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This might seem odd coming from someone making a living in media and communications, but I’m saying goodbye to social media. It was a slow drifting away with small things that propelled me further down the path to account deletion. I can’t recall all of those moments, but the ones that stick out were Facebook’s acquisition of Instagram, the subsequent move away from a chronological feed to an IG algorithm, Twitter’s transformation into an online cage match, the FB algorithm change in 2018, and Facebook’s cringeworthy intentions of developing an Instagram for kids.

As a communications professional, I could see how many of those changes negatively impacted businesses and organizations in multiple ways. Among other things, small businesses (along with non-profits and faith-based organization) were now forced to pay to play. If you invested in FB ads, your posts would be boosted. All the while we held to the belief that organizations couldn’t be successful without social media.

As a human, I could see how a lot of content was negative, misleading, and confrontational. That was amplified in 2020. There were gentle external nudges to quit, but never enough to actually do it. It took some introspection to see how social media was affecting my worldview and myself.

Social media fed my insecurities. It made me anxious. It made me sad, angry, and cynical. Sure, there were a lot of things that made me smile and laugh, but the net outcome for me was continually in the red. The bottom line is that for me it was unhealthy.

So at first I stopped using Twitter… I don’t have time for that dumpster fire, so I deleted my account. Then I stopped posting on Facebook (I haven’t deleted it yet, but I’m inactive). And then my last hope, Instagram, became more like FB than IG. So I stopped using that months ago and just deleted my account two weeks ago. YouTube is all that remains… for now. And you know what? I just feel… better. About life… about myself… about the world and the humans in it with me.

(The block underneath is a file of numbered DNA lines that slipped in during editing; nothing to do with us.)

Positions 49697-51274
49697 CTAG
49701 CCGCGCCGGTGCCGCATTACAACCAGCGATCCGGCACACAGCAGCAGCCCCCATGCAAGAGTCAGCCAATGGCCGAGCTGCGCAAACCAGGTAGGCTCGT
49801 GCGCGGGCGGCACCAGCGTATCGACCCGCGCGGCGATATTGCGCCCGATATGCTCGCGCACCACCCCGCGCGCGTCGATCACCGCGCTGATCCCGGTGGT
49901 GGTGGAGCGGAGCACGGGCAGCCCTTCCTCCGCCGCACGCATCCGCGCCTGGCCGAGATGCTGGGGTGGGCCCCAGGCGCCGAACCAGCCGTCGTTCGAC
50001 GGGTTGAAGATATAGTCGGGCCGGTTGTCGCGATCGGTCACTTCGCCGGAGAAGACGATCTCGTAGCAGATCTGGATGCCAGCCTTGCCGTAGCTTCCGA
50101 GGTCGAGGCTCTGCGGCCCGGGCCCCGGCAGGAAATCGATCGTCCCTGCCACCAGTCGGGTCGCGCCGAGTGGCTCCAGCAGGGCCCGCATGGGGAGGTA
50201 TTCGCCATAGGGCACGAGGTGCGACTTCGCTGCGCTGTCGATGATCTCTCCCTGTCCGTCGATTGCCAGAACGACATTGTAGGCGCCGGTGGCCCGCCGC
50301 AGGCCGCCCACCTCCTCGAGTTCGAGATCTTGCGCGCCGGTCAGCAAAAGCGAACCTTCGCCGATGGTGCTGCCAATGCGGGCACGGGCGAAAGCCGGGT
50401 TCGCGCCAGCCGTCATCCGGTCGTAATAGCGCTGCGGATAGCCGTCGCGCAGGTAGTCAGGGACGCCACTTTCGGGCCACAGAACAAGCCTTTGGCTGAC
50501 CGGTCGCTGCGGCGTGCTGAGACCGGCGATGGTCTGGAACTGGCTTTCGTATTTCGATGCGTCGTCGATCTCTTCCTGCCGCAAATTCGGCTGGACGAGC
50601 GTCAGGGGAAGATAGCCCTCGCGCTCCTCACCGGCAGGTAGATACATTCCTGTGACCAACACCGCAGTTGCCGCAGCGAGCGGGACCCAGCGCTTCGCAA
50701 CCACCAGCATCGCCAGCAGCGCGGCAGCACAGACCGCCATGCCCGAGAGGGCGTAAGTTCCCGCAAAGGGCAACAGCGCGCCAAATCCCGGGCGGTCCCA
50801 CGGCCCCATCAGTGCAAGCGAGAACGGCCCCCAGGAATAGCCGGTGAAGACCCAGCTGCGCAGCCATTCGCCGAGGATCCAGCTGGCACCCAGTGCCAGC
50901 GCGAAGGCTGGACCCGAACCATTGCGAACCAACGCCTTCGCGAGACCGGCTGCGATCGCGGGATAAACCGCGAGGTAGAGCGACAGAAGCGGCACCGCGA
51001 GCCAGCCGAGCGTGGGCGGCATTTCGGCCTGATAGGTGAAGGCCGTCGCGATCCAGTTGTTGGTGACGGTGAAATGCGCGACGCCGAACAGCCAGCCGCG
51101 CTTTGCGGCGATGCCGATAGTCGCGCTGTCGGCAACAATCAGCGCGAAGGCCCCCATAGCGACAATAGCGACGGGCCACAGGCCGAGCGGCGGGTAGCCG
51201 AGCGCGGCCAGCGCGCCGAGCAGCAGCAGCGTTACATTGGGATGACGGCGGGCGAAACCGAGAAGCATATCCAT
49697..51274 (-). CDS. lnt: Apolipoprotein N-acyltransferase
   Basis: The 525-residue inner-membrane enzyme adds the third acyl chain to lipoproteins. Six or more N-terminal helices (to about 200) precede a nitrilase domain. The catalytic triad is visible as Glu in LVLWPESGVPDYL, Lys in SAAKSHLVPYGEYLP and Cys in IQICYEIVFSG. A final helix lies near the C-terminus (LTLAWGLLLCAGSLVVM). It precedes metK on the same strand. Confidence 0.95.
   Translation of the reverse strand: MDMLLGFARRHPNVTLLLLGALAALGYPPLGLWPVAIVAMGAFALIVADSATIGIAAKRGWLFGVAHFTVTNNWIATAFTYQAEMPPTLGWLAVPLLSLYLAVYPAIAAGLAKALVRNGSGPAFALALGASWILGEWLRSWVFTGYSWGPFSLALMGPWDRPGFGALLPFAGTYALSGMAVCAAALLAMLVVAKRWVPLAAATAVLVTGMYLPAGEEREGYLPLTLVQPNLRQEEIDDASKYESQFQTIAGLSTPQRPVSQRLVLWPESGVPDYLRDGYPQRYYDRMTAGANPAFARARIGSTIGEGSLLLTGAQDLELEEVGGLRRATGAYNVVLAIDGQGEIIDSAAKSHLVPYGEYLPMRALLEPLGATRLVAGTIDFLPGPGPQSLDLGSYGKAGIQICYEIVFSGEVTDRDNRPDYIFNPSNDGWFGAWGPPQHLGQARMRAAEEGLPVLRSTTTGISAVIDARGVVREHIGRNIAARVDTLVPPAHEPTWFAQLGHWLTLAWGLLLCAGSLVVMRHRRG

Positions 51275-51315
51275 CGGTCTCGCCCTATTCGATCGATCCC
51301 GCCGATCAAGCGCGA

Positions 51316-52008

As I write this, all of Facebook and its apps are down… coincidently at the tail end of a series of condemning Wall Street Journal reports and a whistleblower interview on 60 Minutes. Check out this article for a great summary of the what’s been happening. If you haven’t explored how FB is making billions of dollars off of us, I recommend you dig into those stories and you’ll find that FB (IG, WhatsApp) isn’t trying to make the world a better place, it’s trying to make money off of our time.

We don’t own social media… social media owns us.

It could be argued that social media is ambiguous… it’s just a tool. I’ve heard it described as a hammer – it can build up or destroy. That true-ish… yes, there are a lot of good people and good content online to build you up, but 1 – you still have to wade through those wielding the hammer like a wrecking ball… 2 – there’s enough misinformation to make it hard to distinguish between the two… and 3 – at the end of the day, the hammer is owned by companies capitalizing on destruction, not construction.

I think I might be better off without social media… My relationships are deeper instead of being wider, and my business is thriving with virtually no social media presence. There are messaging apps other than Messenger and WhatsApp. And I’m pretty sure email, texting, and phone/video calls will outlast Facebook, Instagram, and Twitter.

I’m not advocating for people to follow me down this path… but rather to let you know that the social media giants are capitalizing on our worst instincts and overplaying their significance. Life goes on without social media… and if you’re so inclined, you can go on without it too.


Author Matt

I'm okay with not being the best as long as I'm always getting better.

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